Jeremy snip

Nakuru Speaker Susan Kihika with the baby and his mother at the War Memorial Hospital. The baby was released after the government paid his medical bill. Looking on is County Secretary Joseph Motari. Photo: Nakuru County Government/Facebook

A baby who had been detained at a Nakuru hospital as his mother could not clear his medical bill has been discharged. This is after the County Government and the County Assembly of Nakuru came to his family’s plight and cleared the bill that stood close to sh600,000.

Baby Jeremy was born at a private hospital in December last year but after developing complications he was referred to the War Memorial hospital, also a private hospital in the county for specialized attention.

By the time his bill was being cleared by the County Administration it was standing at sh591,068. His mother, Olivia Osidiana, who is an attendant at the Nakuru Rural Water and Sanitation Services is said to have offered a land title deed to the hospital but its administration had declined saying it had many of such.

Nakuru County Secretary Joseph Motari said the money to clear the bill was sourced from the county’s emergency kitty.

“The county government is obliged to ensure her people are healthy, this is why it has stepped in to pay the entire bill of the baby to allow him have time with his mother,” he said.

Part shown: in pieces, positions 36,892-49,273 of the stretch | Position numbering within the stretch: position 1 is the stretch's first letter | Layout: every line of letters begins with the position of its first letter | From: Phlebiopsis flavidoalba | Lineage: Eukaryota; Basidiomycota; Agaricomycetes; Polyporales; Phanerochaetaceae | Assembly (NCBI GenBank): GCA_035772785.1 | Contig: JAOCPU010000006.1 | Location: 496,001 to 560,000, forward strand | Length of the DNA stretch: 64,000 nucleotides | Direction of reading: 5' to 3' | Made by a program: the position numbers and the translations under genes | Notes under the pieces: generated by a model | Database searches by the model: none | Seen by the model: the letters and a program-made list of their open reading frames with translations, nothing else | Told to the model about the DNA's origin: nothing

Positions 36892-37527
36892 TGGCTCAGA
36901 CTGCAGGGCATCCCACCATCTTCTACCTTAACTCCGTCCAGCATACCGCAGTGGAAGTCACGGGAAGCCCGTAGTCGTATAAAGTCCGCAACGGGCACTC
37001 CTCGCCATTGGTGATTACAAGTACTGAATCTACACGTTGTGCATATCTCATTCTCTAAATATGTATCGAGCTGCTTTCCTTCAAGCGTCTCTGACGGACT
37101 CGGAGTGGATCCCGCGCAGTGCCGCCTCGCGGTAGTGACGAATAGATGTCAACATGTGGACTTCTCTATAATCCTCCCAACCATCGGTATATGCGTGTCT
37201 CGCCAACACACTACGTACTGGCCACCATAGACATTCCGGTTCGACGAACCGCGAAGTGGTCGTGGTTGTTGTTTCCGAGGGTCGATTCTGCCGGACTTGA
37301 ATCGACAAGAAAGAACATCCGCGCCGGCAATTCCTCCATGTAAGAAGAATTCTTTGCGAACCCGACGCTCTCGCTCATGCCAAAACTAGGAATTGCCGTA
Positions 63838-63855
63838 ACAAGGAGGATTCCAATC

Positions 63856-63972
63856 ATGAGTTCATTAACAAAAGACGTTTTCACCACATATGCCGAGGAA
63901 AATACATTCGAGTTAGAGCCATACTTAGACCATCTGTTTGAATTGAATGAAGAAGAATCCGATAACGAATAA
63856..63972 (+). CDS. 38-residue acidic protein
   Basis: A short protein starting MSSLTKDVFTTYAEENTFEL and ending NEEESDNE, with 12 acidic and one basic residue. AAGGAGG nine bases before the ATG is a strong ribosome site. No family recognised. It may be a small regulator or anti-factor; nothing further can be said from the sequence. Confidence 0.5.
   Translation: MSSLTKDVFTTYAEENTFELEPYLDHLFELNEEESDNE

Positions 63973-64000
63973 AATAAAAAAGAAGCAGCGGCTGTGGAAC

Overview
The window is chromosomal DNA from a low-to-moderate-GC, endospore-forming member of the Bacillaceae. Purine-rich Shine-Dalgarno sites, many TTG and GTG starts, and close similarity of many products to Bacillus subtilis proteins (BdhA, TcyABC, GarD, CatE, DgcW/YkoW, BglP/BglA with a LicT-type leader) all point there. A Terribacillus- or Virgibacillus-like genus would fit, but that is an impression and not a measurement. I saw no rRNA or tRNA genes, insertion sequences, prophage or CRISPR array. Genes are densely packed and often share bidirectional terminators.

Speaker Susan Kihika stated the assembly’s commitment to push for the welfare of residents by passing laws that promote maternal and child health and access to health facilities to all.

While commending the move to set Baby Jeremy free from the hospital, Irene Paul, a nominated Member of County Assembly (MCA) said there was need to pass laws that address such special cases. Irene also called for more funding towards meeting health related facilities while stressing on improvement of specialized services on maternal and child health care in the county.

“In the next financial year we should have an allocation in our budget on handling special cases.”

It will be noted that all maternity services in government hospitals are free. According to the Jubilee government manifesto there are to be established low-cost diagnostic centers in all counties. This includes provision of “adequate screening and treatment facilities for persons with chronic or terminal conditions including cancer, diabetes and kidney failure.”

“We have already passed a motion for the creation of a cancer center in the county. What we need now is funding,” said Irene.